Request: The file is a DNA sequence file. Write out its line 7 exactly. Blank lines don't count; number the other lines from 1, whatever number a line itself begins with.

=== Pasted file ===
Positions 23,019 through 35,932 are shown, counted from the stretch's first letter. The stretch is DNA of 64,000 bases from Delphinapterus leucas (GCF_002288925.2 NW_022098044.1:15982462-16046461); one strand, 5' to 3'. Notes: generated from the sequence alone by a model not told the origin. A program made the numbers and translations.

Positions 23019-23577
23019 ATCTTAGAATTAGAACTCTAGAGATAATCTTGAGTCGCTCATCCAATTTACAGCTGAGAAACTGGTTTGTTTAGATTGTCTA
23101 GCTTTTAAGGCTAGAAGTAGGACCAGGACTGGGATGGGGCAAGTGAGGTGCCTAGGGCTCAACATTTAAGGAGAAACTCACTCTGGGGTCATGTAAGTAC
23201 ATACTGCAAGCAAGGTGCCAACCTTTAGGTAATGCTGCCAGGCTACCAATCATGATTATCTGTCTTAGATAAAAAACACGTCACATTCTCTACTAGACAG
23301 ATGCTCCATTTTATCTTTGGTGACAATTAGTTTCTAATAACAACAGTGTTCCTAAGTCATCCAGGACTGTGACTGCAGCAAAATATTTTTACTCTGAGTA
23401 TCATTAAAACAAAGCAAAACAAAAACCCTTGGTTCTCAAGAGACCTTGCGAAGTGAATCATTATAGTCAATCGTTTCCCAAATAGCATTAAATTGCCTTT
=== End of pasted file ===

23401 TCATTAAAACAAAGCAAAACAAAAACCCTTGGTTCTCAAGAGACCTTGCGAAGTGAATCATTATAGTCAATCGTTTCCCAAATAGCATTAAATTGCCTTT